Leda and Nash, Brattleboro, VT

How many people does your fridge need to feed?
Leda: The two of us, and what we make for our food truck. It’s called Dosa Kitchen: we specialize in dosas, fermented rice and lentil crepes that millions of south Indians eat every day. We serve them with different curries and chutneys, and we incorporate local foods, which is not too common in the ethnic food world.

What do you usually eat for breakfast?
Leda: I often cook ground lamb. Since there’s so much fat in it I can just throw in vegetables: I put in onions, greens; I like cauliflower because it’s substantial. Sometimes I’ll do chipotle chiles, sometimes fresh frozen coconut, sometimes fish sauce and lime juice.
Nash: I eat whatever Leda makes or anything leftover from the food truck the day before. Today we had eggs with last night’s noodles.
Leda: We mixed in lime juice, fish sauce, ground kaffir lime leaves, and chili. It’s our version of Thai laarb.

Is there anything you eat every day? 
Leda: I write cookbooks and test recipes for other people so we never know what we’re going to eat from one day to the next. But I drink tea every day.
Nash: Tea for me, too. And beer, in the summertime.

Every week?
Leda: Chicken curry leftovers from the truck—more than we’d like sometimes. And kimchi and sauerkraut. And ice cream.
Nash: Ice cream is important.
Leda: We’ve been making it for the food truck. And sometimes we buy Walpole ice cream from the Walpole Creamery nearby in New Hampshire.

What item are you forbidden from purchasing right now?
Leda: Factory farm meat and junk food—we don’t really buy much packaged food at all, nothing with high fructose corn syrup.
Nash: Sometimes I like to get my Indian cookies, which are loaded with glucose. They’re known as “baby cookies”; their real name is Parle-G. I grew up eating them. The ingredients are horrible.
Leda: I think the amount they make you happy offsets some of the bad ingredients.

What’s the most delicious thing in here?
Leda: The ice cream. If something was already made from this oxtail, or the stew beef, or the pierogies, then I might say that. But I’d have to make it.
Nash: Yea, ice cream.

The most disgusting?
Nash: Miso. I moved it to the other refrigerator so I see it less often. That fridge is mostly for food for the truck, this one is more for personal stuff or Leda’s projects. But this giant container in here is dosa batter, fermenting. I also hate coriander when it gets bad and we lose it in the fridge.
Leda: That’s the thing we lose most often.

The oldest?
Leda: The kimchi. We made that in March.

Anything you regret buying?
Leda: Well, we made too much kimchi for the truck. We only regret it because we’re running out of room. We don’t regret the actual making of it.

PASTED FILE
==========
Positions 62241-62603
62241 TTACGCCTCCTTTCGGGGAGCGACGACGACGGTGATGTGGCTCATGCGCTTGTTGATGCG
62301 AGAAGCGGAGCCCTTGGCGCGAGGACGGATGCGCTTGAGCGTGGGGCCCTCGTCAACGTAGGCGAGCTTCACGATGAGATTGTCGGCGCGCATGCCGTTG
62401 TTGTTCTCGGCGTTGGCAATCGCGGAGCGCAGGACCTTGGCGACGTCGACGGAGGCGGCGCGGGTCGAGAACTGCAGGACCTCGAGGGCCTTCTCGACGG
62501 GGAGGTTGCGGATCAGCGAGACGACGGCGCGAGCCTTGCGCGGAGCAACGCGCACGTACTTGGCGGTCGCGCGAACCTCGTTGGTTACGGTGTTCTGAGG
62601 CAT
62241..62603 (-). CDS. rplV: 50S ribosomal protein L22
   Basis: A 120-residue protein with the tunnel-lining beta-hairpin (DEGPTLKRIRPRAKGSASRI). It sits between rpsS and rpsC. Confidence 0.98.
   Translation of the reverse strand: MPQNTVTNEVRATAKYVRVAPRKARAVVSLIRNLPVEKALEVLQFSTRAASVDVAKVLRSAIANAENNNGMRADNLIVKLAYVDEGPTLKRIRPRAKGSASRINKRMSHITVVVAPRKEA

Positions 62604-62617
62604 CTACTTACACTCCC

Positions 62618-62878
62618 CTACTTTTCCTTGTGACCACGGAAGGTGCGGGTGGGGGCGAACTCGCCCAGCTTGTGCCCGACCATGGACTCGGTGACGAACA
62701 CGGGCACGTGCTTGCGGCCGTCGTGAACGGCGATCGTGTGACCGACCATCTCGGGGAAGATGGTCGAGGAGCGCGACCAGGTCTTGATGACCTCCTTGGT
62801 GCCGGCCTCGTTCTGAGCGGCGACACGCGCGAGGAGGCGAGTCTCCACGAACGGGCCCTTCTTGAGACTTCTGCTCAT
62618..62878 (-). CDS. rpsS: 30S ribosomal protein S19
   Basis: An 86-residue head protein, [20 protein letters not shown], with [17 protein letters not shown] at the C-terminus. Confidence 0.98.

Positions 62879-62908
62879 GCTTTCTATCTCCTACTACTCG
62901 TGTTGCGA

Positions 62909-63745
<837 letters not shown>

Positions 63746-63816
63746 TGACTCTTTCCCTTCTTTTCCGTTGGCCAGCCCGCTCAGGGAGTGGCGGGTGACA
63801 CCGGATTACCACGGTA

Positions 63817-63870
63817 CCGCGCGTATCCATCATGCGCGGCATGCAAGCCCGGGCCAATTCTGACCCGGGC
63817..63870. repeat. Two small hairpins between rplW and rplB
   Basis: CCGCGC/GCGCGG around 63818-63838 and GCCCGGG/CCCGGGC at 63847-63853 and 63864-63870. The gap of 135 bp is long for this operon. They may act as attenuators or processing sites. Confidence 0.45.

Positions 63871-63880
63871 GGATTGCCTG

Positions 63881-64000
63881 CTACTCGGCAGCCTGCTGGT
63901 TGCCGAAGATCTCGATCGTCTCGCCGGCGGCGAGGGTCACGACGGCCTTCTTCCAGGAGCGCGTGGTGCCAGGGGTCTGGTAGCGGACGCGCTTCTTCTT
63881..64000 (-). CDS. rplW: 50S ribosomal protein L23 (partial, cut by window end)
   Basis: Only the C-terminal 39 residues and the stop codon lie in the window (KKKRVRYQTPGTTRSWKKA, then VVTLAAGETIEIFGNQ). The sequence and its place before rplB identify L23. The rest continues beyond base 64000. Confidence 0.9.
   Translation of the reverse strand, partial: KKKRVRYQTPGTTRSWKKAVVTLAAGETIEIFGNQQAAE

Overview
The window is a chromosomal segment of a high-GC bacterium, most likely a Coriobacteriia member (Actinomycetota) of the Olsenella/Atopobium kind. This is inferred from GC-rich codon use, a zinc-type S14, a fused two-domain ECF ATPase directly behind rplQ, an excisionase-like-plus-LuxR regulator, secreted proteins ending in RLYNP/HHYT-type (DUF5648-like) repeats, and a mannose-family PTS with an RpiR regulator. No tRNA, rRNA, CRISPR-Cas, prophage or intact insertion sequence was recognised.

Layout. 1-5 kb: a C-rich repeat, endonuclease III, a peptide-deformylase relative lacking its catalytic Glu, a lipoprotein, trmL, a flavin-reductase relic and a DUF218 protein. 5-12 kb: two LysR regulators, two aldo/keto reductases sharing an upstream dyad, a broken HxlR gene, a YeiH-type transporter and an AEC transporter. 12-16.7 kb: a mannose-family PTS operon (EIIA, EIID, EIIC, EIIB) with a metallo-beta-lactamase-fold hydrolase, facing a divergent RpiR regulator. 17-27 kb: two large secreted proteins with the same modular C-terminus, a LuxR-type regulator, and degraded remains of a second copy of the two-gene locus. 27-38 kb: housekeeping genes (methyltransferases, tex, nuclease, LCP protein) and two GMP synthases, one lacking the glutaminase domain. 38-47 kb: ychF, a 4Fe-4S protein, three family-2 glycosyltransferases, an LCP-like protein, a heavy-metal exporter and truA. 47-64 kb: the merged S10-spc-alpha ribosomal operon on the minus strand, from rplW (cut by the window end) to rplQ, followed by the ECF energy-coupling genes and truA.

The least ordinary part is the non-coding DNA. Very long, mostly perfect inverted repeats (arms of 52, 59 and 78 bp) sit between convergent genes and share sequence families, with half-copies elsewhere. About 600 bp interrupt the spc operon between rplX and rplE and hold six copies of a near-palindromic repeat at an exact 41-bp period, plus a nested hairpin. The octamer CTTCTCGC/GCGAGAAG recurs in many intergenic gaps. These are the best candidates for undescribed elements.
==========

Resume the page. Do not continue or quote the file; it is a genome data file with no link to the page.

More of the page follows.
Nash: We definitely don’t regret it; we love it.

What's your guilty pleasure?
Leda: Ice cream. 

Where do you do most of your food shopping?
Leda: The food co-op, the farmer’s market, and directly from farms. And every couple of months we travel an hour and a half to get our Indian groceries for the truck. Every so often I have to order special ingredients online for something I’m recipe testing, like corn husks for tamales, or huitlacoche. When I lived in New York I just went to Kalustyan's for things like that.

How much do you spend on groceries each week?
Leda: About $200 (just for us, not for the truck). We buy really expensive food and food is also really expensive in Brattleboro. We try to buy things directly from farmers as much as possible to avoid the mark-up.

How often do you go grocery shopping?
Leda: Probably every other day. Nash does the shopping for the truck.

Is there anything in here that we would have found in your childhood fridge?
Leda: Butter, milk, cheese, yogurt, ice cream. I grew up vegetarian so there was no meat in my childhood fridge. I started eating meat about 18 years ago—I wanted to stay vegetarian but it didn’t work for my body. My mom was pretty shocked when I finally told her I wasn’t vegetarian any more.

What do you wish you had in here?
Leda: So many things! Thai basil, fresh green chilis, fresh curry leaves, and leftovers from all my favorite restaurants in New York.

Leda and Nash.JPG

Leda, 49, is the author of Cultured Foods for Your Kitchen: 100 Recipes Featuring the Bold Flavors of Fermentation and other cookbooks. She’s holding a jar of homemade kimchi. Nash, 36, is the owner of the Dosa Kitchen food truck, and he’s holding a carton of Walpole Creamery maple walnut ice cream. They live in Brattleboro, Vermont.